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Jubilee phishing makes Prince William ‘most dangerous royal’ online

Jubilee phishing makes Prince William ‘most dangerous royal’ onlinePrince William is ‘the most dangerous royal’ online according to security company McAfee.

While not responsible for Stuxnet, running a meth lab or part of Anonymous, the future king has been fingered as a dangerous search term in a study of popular people.

Following on from a similar ‘Most Dangerous Celebrities’ survey, McAfee’s research concludes that searching for the latest Prince William pictures and stories yields a greater chance of landing on a website that has tested positive for malware, phishing attempts and other online threats.

“With Prince William’s recent marriage raising his profile even higher than before, it’s no surprise that the cyber-crooks have taken advantage of his popularity to target consumers”, says McAfee’s Raj Samani, EMEA Chief Technology Officer. “The bad guys are smart, and they adapt their scams to appeal to whatever we’re most likely to be searching for. To keep your valuable personal data safe over the Jubilee weekend, surf securely by ensuring the sites you visit have been verified as safe.”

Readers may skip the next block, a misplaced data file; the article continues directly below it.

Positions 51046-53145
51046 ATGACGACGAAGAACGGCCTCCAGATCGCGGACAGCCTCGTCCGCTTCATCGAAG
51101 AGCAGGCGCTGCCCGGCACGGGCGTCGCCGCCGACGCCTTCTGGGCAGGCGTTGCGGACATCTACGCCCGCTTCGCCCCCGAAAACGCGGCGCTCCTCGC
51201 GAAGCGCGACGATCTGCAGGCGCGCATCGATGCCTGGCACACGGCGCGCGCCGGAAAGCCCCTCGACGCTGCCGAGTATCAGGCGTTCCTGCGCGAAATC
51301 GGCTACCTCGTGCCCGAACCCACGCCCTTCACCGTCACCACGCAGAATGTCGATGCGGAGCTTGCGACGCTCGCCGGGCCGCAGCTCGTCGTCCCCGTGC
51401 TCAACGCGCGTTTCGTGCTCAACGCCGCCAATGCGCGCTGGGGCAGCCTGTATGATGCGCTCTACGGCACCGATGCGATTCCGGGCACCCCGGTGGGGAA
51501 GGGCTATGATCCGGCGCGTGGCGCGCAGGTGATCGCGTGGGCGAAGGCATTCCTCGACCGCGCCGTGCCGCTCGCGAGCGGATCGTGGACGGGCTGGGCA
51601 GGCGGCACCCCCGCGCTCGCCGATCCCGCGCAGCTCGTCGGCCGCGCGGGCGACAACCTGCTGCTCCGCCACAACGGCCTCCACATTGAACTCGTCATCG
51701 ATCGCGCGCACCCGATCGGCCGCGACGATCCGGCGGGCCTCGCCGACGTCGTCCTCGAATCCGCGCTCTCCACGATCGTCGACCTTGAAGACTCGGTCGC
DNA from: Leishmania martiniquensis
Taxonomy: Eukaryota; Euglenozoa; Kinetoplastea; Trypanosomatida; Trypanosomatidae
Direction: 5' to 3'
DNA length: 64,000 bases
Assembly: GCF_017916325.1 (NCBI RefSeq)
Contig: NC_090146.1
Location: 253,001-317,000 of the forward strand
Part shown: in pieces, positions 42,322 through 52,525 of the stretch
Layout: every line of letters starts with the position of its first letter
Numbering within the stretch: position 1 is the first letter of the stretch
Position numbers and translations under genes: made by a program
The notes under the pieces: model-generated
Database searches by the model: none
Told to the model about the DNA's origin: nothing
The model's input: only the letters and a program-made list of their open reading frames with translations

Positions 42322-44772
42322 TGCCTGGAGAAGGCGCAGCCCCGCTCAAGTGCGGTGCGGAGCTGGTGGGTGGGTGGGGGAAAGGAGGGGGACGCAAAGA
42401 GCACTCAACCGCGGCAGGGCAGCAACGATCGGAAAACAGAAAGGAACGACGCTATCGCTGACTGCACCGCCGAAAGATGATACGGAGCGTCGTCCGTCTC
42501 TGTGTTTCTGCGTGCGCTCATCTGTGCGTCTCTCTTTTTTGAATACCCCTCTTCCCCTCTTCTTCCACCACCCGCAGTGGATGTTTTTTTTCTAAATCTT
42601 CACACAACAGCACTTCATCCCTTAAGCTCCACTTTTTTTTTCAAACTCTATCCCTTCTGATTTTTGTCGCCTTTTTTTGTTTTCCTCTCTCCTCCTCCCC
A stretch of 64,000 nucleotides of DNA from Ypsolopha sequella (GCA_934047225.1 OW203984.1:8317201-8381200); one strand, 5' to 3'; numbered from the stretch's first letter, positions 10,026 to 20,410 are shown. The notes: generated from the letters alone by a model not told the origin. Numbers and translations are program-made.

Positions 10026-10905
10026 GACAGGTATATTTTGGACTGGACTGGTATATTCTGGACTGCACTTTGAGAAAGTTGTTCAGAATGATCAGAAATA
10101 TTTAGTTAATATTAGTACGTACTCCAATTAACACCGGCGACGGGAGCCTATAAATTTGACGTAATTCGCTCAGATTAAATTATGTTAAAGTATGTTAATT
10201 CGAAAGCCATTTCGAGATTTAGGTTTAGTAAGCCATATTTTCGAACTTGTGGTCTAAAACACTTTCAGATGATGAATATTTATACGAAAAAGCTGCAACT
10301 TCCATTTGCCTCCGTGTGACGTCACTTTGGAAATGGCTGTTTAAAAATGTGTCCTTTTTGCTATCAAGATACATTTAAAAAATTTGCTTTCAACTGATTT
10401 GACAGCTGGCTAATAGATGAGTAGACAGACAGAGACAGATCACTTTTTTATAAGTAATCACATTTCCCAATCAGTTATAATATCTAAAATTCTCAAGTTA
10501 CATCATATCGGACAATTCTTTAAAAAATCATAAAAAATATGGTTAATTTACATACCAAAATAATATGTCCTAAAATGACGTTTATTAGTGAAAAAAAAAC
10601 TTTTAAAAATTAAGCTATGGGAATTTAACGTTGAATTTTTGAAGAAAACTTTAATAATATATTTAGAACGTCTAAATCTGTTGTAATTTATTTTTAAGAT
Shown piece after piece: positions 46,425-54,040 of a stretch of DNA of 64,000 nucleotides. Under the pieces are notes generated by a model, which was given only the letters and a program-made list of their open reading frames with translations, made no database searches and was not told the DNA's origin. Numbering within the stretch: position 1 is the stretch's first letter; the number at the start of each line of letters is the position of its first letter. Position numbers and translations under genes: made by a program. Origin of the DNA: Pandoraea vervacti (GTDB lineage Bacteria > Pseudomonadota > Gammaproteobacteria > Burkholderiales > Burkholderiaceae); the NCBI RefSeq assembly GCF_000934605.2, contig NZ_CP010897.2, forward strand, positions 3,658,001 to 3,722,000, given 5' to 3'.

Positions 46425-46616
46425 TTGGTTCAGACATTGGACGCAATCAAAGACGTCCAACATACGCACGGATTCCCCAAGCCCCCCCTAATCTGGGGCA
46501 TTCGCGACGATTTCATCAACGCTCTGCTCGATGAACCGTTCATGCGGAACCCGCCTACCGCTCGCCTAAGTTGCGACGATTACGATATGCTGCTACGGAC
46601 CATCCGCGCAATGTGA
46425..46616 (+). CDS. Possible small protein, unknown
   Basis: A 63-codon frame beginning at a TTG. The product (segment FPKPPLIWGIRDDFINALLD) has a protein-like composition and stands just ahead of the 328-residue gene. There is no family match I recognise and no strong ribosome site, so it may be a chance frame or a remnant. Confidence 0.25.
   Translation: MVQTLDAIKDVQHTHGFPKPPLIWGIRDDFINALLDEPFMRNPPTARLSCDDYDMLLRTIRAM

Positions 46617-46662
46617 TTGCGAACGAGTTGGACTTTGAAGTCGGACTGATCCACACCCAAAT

William ranks above ‘any other royal,’ in terms of malware threat, trumping searches for his wife Kate Middleton and his would-be weatherman dad Prince Charles.

The full royal flush of threats is as follows: Prince William, Kate Middleton, Prince Charles, Prince Harry and Queen Elizabeth II.

Scammers using popular searches to hijack victims isn’t exactly new. Look at how in the Android app store, fake Angry Birds and Cut the Rope apps were used to dupe the unsuspecting. But while this isn’t news, with the Jubilee weekend in full swing, it might be prudent to install a site tracker and keep your security suite up to date.


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